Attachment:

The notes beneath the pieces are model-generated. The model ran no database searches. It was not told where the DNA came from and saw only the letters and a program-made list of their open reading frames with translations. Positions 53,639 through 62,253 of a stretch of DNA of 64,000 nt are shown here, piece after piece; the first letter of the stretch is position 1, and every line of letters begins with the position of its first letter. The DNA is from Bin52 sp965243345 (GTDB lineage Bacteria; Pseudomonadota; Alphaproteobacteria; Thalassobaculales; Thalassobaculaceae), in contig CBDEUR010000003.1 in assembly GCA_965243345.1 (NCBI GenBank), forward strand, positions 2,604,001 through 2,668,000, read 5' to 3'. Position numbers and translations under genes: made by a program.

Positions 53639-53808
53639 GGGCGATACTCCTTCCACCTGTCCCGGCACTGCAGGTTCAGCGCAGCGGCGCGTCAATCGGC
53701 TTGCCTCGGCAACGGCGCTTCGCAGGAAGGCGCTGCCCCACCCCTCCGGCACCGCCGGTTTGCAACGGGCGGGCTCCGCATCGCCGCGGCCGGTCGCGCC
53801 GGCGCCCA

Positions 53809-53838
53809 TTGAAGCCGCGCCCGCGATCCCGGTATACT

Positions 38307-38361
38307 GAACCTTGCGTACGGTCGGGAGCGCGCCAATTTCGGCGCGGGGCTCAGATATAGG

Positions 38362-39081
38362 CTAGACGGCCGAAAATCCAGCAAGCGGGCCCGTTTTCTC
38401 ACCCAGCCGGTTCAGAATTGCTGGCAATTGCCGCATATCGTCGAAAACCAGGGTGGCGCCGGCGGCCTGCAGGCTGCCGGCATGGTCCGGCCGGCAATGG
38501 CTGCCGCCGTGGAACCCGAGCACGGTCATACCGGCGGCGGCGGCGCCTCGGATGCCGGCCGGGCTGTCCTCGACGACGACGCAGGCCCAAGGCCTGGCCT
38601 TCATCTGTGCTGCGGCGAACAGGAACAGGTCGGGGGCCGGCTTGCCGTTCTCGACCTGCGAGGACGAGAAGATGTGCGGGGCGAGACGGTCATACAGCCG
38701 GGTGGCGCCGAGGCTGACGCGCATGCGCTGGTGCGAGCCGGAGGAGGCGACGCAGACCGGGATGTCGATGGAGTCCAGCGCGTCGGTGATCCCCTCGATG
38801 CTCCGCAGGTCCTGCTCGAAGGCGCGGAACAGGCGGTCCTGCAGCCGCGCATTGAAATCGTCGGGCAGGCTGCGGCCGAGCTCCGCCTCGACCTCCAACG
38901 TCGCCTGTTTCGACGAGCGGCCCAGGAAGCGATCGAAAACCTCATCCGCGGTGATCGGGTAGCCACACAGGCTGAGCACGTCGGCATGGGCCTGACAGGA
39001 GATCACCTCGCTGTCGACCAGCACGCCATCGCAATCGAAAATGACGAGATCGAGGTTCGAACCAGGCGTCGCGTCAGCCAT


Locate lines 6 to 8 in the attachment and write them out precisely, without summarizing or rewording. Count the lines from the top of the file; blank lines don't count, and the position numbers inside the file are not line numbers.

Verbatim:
Positions 53809-53838
53809 TTGAAGCCGCGCCCGCGATCCCGGTATACT

Positions 38307-38361